|Publication number||US4354080 A|
|Application number||US 06/204,275|
|Publication date||Oct 12, 1982|
|Filing date||Nov 5, 1980|
|Priority date||Nov 5, 1979|
|Publication number||06204275, 204275, US 4354080 A, US 4354080A, US-A-4354080, US4354080 A, US4354080A|
|Original Assignee||Cherry Electrical Products Corporation|
|Export Citation||BiBTeX, EndNote, RefMan|
|Patent Citations (3), Referenced by (5), Classifications (14), Legal Events (3)|
|External Links: USPTO, USPTO Assignment, Espacenet|
The invention relates to coding switches that generate binary signals representative of selected numbers inscribed on an encoding wheel and more particularly, to coding switches that employ a light emitting diode to illuminate a selected number on the wheel.
Coding switches are utilized in digital systems to generate binary signals corresponding to selected decimal numbers. A known coding switch utilizes a rotatively mounted encoding wheel to generate binary signals representative of numerals that are inscribed on a translucent peripheral wall of the wheel. A light emitting diode (LED) is provided to illuminate a selected numeral of the wheel.
The LED is mounted within the switch and is powered by means of wires that are connected to power input points of a printed circuit board of the switch. The wires are bent around the edge of the encoding wheel and are soldered to the printed circuit board.
The above-indicated LED power connection for the known switch is undesirable, since the LED power wires may interfere with the movement of the encoding wheel. Also, the wires may rub against the encoding wheel and thereby transmit undesirable vibrations to the LED when the encoding wheel is rotated. Moreover, if the wires rub against the wheel, it is likely that the wires will be either broken or shorted together.
The placement of the LED and the routing of its wires within the known switch also complicates the assembly process, since the wires must be soldered to the printed circuit board and bent around the wheel and the soldered wires, wheel and printed circuit board must then be positioned in a switch housing as a unit. Moreover, if the LED is damaged or is otherwise rendered inoperable, it may be replaced only by dismantling the entire switch.
Another coding switch is disclosed in a German Application No. G7715970. The switch utilizes an encoding wheel to generate signals representative of numbers inscribed on a translucent peripheral wall of the wheel. A light source is mounted within the hub of the wheel to illuminate a selected number on the peripheral wall.
The axially mounted light source vibrates as the wheel is rotated. The vibration may reduce the life of the light source and may also tend to break the power wires. Also, the light source is relatively distant from the peripheral wall of the encoding wheel and therefore, the source must be operated at an undesirably high power in order to illuminate the numbers of the wheel. The high power operation of the light source may reduce the life of the source and may also unduly heat and expand the components of the encoding wheel.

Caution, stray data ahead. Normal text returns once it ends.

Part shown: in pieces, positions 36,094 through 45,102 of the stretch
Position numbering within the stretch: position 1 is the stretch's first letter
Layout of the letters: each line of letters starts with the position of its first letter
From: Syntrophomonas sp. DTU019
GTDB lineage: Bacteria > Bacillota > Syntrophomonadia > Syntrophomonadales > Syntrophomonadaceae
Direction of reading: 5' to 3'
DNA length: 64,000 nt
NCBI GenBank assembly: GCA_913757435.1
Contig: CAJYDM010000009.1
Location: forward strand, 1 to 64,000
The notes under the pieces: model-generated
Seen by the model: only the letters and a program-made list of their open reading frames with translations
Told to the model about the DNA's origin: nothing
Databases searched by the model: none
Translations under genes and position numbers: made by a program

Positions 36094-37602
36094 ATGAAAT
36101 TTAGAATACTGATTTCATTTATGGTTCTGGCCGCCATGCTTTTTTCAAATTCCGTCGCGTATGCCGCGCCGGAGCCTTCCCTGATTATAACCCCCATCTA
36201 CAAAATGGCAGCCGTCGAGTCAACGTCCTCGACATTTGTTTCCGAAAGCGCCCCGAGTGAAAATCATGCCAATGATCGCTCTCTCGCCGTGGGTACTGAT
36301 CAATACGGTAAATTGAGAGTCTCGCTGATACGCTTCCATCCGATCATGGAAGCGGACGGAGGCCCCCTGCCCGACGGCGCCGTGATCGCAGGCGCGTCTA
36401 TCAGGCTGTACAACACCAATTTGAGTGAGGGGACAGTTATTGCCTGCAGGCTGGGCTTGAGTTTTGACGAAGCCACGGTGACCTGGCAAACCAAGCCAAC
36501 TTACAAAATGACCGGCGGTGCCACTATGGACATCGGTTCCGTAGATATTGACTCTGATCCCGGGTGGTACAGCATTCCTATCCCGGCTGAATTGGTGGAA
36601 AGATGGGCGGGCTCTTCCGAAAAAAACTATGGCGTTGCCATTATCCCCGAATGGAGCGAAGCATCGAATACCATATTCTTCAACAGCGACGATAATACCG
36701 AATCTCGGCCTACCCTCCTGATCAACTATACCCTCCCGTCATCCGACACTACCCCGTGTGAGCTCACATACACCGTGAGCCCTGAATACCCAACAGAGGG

It may be necessary to increase the clearance between components in order to compensate for such heat-induced expansion. However, the increased clearance may adversely affect the precision of operation of the switch and may also result in an increased vibration of the switch and a corresponding decrease in the life of the light source. Moreover, the light source must be dimensioned relatively precisely to fit in the hub of the encoding wheel and therefore, it is expected that the source will be relatively expensive and that the range of commercially available replacements for the light source will be limited.
Accordingly, it is an object of the invention to provide a simple and relatively inexpensive coding switch with a light source that may be easily replaced without dismantling the switch.
A further object of the invention is to provide such a coding switch wherein the light source of the switch is a light emitting diode that may be operated at a relatively low power to satisfactorily illuminate symbols inscribed on a peripheral wall of an encoding wheel.
Another object of the invention is to provide a means for connecting the light emitting diode of a lighted coding switch so that the wires of the diode are not rubbed against moving components of the switch or exposed to undesirable stresses as the switch is operated.
A further object of the invention is to provide a lighted coding switch wherein the light emitting diode of the switch is not vibrated as the switch is operated.
If the power wires of a light emitting diode are supported in grooves at the back of a switch, the wires may be shorted together if the switch is pressed against conducting elements of an adjacent switch. For example, if switches are stacked, the exposed metallic areas of a circuit board of one switch may press against and short out the wires at the back of an adjacent switch. Also, the wires of a switch may rub together and short one another out.